A message for the mother of baby Maria: You are not alone
The mother whose baby was found in a plastic bag in west Dublin last Friday has caught the sympathy of the nation, but she's certainly not the only mother or mum-to-be needing help
Maria is her name, at least for now. That's what the nurses in the Coombe hospital are calling the baby found in a plastic bag in Rathcoole, west Dublin, last Friday. We know little about her, except she was wrapped in a fleece blanket inside a plastic bag, with an M&S paper bag on the outside. Gardai believe she was 24-36 hours old when discovered by a couple on Steelstown Road and, according to hospital reports, she's doing well. And if that's what we know about 'Maria,' we know less about her mother.
Now the focus on everybody's mind is the welfare of this woman. Where is she? What kind of pain must she be feeling right now? Is she afraid, hurting, lonely? And how many more women like her are running the gamut of emotions that are part and parcel of a crisis pregnancy? Gardai have appealed for the mother to come forward, a call echoed by Tusla, the Child and Family Agency.
"While Tusla does not comment on individual cases, in the current situation, we would urge the baby's mum to come forward so that she can receive the help she needs and so that she can be consulted on her baby's future," says a spokesperson. We don't yet know the circumstances that led to baby Maria being discovered by a couple who happened to pull into the side of a road and heard her crying, but the fact she was found and no baby had been reported missing suggests that she had been left there by her mother, who is likely to be in an extremely distressed state - and sadly, she's not the only one.
With 14 centres and six outreach centres throughout the country, and a helpline operating six days a week, the voluntary organisation CURA provides free counselling support to anyone who needs help dealing with an unplanned or crisis pregnancy, whether mothers-to-be, fathers, parents or families. Most recent figures show that in 2013, it dealt with 1,269 calls relating to crisis pregnancy. The same year, the Central Statistics Office recorded 1,381 births to mothers aged 15 to 19, and 27 to children under 15.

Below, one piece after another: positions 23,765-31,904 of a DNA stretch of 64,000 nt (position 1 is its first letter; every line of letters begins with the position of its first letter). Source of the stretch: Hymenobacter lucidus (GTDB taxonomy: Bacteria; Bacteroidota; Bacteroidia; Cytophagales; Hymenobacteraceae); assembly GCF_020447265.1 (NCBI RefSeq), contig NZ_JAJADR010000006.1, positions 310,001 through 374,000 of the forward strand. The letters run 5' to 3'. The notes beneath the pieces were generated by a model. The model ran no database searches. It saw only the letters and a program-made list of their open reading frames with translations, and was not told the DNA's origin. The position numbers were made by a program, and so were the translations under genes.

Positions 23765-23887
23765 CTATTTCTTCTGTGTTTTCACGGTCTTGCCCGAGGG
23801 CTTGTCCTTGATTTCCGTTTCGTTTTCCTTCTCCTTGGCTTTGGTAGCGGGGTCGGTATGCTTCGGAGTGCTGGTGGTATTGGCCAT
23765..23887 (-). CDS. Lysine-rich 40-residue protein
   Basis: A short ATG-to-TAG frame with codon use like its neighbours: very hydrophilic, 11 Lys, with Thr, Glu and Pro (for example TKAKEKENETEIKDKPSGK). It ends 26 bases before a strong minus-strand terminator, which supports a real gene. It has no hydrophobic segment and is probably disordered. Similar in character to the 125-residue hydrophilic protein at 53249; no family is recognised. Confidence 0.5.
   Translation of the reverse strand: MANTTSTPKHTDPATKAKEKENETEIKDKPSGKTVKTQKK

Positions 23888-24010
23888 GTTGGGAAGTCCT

"But remember, behind every statistic there is a person," says Charlotte Keery, communications officer with CURA. "Our counsellors see the person, not the number.
"Sometimes it's not a crisis at the beginning, but as the months go on, perhaps a relationship breaks down and the mother becomes distressed," says Charlotte. "There are many reasons for people to seek our help, and their feelings range from mild anxiety to panic and utter desperation. The important thing is to begin to talk, put words on those feelings, and the problem becomes manageable. We allow women time and space, and support them while they make the decision that's right for them. Nobody tells them what to do."
Calls to CURA reached a high of about 5,000 a year in the early '80s, a time when many women, like Ann Lovett who died along with her baby in Granard in 1984, felt they had nowhere to turn for help. The drop in recent times surely denotes a positive change in the right direction. "Yes, there is more acceptance in families and communities now than there was 30 years ago. Society has changed, which is a great thing, but the feelings that spur women to call are the same.